Letter: Rocket Stove & Slow Cooking

Mr. Rawles, SurvivalBlog is one of our daily Internet staples. My family has gleaned far too much from the site to ignore. Today’s article on rocket stoves and a reader’s submission touting the benefits of a slow cooker were meant to go together, maybe even Heaven sent.

We have a slow cooker, and we also have a rocket stove. However, in a hunker down crisis the slow cooker becomes almost useless without using an alternate AC source. But the rocket stove, grid down, becomes a wonderful item to have in your quiver of preps. It excels in heating items quickly and does so with minimal “fuel”. Blending the two together opens up a whole new realm of menu possibilities.

As said, the rocket stove excels at fast and high heat, many examples offer the speed at which water can be boiled. Well, high heat is not synonymous with slow cooking. However, if the contents of a meal can be heated to a boil and the residual heat contained and protected from heat loss, the cooking process can be completed in the same means as the typical slow cooker albeit much slower and, if done properly, without any of those wonderful aromas associated with slow cooking. The key part is retaining the heat.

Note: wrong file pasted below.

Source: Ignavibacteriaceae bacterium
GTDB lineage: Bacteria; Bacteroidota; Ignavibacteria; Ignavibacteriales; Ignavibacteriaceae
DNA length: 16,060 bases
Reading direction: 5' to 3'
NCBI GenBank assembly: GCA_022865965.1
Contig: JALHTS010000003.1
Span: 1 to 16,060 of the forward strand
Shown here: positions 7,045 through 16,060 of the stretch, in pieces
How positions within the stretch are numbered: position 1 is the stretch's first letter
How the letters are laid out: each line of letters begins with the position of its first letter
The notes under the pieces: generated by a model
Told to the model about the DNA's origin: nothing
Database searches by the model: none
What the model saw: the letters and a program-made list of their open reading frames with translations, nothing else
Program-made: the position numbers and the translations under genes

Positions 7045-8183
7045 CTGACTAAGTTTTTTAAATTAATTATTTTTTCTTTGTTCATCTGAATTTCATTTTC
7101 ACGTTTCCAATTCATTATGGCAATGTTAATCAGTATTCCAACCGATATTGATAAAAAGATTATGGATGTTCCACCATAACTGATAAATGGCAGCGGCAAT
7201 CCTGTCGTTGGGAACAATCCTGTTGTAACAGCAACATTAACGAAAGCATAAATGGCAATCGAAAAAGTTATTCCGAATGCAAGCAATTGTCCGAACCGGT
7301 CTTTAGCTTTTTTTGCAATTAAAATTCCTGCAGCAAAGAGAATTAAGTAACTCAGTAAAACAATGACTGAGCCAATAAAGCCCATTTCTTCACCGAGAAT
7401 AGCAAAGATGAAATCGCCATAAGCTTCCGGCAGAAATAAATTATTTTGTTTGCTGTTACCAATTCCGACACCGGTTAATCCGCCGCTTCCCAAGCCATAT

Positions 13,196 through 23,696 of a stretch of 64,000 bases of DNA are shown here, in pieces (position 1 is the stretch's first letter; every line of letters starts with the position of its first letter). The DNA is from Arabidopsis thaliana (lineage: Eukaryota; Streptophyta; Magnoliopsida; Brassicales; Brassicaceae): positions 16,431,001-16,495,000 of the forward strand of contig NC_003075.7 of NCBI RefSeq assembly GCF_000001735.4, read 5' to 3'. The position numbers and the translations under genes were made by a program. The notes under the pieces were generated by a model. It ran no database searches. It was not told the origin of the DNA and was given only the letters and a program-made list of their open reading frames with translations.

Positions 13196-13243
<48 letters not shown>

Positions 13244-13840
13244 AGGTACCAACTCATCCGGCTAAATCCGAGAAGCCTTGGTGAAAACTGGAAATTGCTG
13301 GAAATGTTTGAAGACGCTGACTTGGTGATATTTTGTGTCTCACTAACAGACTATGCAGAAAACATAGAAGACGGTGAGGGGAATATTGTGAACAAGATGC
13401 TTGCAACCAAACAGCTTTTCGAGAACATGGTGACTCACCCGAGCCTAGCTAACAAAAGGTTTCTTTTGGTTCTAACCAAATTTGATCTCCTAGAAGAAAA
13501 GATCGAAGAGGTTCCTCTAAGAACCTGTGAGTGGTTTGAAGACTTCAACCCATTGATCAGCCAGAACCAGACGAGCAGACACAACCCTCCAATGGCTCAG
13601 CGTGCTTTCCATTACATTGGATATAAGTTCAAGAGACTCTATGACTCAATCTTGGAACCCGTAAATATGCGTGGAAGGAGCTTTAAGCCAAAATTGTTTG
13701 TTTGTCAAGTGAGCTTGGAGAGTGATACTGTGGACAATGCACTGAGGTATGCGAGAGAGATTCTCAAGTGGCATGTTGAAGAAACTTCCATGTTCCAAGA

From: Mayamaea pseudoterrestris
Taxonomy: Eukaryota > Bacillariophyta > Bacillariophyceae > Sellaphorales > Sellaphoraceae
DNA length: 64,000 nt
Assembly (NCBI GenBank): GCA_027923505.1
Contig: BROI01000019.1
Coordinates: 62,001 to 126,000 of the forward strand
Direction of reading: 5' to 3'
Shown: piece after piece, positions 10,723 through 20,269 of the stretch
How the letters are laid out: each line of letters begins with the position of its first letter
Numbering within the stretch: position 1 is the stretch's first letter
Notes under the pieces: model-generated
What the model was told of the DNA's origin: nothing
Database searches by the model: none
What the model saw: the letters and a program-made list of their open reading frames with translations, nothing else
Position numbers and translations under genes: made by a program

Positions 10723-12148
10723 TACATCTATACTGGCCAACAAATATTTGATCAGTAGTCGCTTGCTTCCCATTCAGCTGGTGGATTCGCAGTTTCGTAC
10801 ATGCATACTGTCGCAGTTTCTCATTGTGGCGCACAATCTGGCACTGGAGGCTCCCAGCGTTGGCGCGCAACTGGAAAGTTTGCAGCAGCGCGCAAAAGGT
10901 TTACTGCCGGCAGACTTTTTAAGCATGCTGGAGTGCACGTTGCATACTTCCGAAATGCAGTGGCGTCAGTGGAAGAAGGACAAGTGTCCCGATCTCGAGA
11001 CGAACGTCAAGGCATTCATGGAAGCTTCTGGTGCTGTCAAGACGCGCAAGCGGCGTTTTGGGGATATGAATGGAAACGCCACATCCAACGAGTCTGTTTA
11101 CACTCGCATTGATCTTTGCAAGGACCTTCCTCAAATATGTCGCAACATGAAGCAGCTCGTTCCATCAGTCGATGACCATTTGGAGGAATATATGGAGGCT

Insulation can be had from multiple sources. 1. Multiple (I mean a lot of towels) surrounding the cooking vessel completely– top, sides and bottom. 2. A good cooler surrounding multiple towels/insulation. 3. Something called a ”Wonderbag”. It’s a cloth cozy with a depression in the middle for a cooking vessel and another cloth cozy for the top. It looks like a bean bag for a pot with a thick bean bag top. (This could be a nice cottage industry for a seamstress. Sell the unit without the Styrofoam beads and let the buyer complete the project.) – T2